Dictionary of National Biography, 1885-1900/Valognes, Philip de

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VALOGNES or VALONIIS, PHILIP de (d. 1215), styled a baron and lord of Panmure, came of a family which took its name from Valognes in the Cotentin. Peter de Valognes, given in the peerages as Philip's grandfather, is said to have accompanied William I to England, to have received from him ‘fifty-seven lordships in the counties of Essex, Norfolk, Suffolk, Hertford, Cambridge, and Lincoln,’ and to have been high sheriff of Essex in 1087 (Douglas, Peerage, ed. Wood, ii. 348; cf. Blomefield, Norfolk, passim). His son Robert left, by his wife Agnes, six sons, of whom Robert was father of two daughters: Gunnor, who married Robert Fitzwalter [q. v.], and Isabella, who married William de Mandeville, third earl of Essex [q. v.] Another son, Geoffrey, was lord of the manor of Burton in Yorkshire, and died in 1190.

Philip was the fifth son, and is said to have migrated to Scotland towards the end of the reign of Malcolm IV [q. v.], who died in 1165. He is said to have been a constant attendant on Malcolm's successor, William the Lion, and on 8 Dec. 1174, when William purchased his release from Henry II by acknowledging his feudal suzerainty and the superiority of the English church, Philip de Valognes was one of the hostages given into Henry's custody (Cal. Doc. relating to Scotland, i. 139; Palgrave, Doc. illustrating the Hist. of Scotl. pp. 64, 83; Rymer, Fœdera, Record ed. i. 30–1). As a recompense William granted Philip de Valognes the manors of Panmure and Benvie in Forfarshire, and about 1180 appointed him high chamberlain of Scotland. After the death of his brother Geoffrey in 1190, Philip seems to have held the manor of Burton in Yorkshire, for the seisin of which he paid 300l. and ten palfreys in 1208 (Hardy, Rot. de Oblat. 1199–1216, p. 428). He also held other manors belonging to Geoffrey during the minority of his niece Gunnor (ib. p. 425). On 7 Aug. 1209 he was again a hostage for William the Lion. He was continued in the office of chamberlain by Alexander II on his accession in 1214, and died on 5 Nov. 1215. He was buried in the chapter-house of Melrose Abbey, to which he had confirmed a grant of lands in Ringwood, Roxburghshire; he also gave the monks of Cupar an acre of land in Stichindehaven.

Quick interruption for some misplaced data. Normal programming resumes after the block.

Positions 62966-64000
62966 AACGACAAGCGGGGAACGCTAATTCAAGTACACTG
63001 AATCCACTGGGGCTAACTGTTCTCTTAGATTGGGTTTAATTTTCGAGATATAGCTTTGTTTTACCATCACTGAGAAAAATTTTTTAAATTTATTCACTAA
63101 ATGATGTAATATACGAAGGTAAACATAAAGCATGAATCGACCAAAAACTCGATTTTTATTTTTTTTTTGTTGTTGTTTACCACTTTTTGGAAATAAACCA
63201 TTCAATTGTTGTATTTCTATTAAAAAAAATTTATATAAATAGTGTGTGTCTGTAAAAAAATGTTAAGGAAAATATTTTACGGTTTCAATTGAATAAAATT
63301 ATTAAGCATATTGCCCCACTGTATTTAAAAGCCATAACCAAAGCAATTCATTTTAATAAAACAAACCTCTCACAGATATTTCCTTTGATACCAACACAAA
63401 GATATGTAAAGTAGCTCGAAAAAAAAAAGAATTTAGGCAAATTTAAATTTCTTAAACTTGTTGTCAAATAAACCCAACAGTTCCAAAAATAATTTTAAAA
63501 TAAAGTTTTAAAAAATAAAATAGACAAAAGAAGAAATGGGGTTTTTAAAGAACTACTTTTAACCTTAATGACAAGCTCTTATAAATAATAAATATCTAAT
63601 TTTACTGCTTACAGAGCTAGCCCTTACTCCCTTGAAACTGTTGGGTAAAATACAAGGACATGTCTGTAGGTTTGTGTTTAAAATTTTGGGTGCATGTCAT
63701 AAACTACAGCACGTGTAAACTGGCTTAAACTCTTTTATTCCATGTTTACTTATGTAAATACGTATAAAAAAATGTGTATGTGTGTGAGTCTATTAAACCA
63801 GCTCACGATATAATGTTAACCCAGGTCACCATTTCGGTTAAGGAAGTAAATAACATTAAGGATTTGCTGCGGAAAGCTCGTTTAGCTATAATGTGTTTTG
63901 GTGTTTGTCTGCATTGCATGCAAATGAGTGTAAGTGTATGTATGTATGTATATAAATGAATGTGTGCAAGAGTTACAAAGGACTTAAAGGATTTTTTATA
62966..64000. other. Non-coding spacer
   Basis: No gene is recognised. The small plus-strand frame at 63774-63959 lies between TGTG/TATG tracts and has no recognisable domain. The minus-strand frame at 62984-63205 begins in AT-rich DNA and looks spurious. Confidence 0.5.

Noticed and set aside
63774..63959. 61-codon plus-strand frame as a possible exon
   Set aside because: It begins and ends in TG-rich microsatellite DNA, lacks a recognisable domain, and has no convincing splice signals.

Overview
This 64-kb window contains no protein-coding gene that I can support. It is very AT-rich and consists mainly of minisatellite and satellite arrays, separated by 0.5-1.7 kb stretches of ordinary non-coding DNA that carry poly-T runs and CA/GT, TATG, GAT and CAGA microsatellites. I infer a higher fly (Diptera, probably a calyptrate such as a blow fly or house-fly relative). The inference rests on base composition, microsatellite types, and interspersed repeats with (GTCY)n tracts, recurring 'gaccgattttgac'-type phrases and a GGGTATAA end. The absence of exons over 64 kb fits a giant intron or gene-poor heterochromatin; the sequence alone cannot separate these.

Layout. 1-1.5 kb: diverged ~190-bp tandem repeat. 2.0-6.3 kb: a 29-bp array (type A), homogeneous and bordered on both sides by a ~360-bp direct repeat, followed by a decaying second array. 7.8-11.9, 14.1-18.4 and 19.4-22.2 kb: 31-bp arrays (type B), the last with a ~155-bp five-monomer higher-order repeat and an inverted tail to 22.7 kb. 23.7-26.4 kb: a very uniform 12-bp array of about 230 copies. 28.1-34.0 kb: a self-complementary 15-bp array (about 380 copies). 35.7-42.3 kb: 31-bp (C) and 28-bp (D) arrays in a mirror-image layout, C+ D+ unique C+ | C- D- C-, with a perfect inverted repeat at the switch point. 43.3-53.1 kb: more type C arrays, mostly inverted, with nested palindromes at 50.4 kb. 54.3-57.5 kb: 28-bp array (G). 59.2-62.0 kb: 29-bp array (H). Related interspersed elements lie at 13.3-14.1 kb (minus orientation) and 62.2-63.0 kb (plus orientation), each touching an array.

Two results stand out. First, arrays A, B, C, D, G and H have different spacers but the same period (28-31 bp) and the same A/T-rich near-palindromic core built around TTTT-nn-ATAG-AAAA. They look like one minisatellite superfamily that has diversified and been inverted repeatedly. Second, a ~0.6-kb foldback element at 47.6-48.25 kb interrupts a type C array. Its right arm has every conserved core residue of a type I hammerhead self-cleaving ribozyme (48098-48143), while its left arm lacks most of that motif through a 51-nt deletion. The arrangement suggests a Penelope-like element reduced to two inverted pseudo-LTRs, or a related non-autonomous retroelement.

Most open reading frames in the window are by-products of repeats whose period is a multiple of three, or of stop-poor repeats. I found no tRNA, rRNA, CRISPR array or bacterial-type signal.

Philip left one son, William, who succeeded him as high chamberlain of Scotland, and, dying in 1219, left three daughters: Christian, who married Sir Peter de Maule, ancestor of the earls of Panmure; Sibilla, who married Robert de Stuteville [q. v.]; and Lora, who married Henry de Baliol, high chamberlain of Scotland and grand-uncle of John Baliol, king of Scotland (Notes and Queries, 6th ser. v. 142; other accounts make Sibilla and Lora daughters of Philip de Valognes).

[Authorities cited; Harl. MSS. 1160 ff. 75–6, 1233 f. 120, 1411 f. 55, 5804 f. 26; Addit. MS. 5937, ff. 132, 186; Stowe MS. 854; Roberts's Excerpta e Rot. Fin. p. 99; Eyton's Itinerary of Henry II; Crawford's Officers of State; Rymer's Fœdera, i. 31, 103; Cal. Rot. Claus. p. 85; Douglas's Peerage, ed. Wood; Nicolas's Hist. Peerage; Red Book of the Exchequer (Rolls Ser.), passim; Notes and Queries, 6th ser. v. 61, 142, 290, 389; Genealogist, 1882, pp. 1–6.]

A. F. P.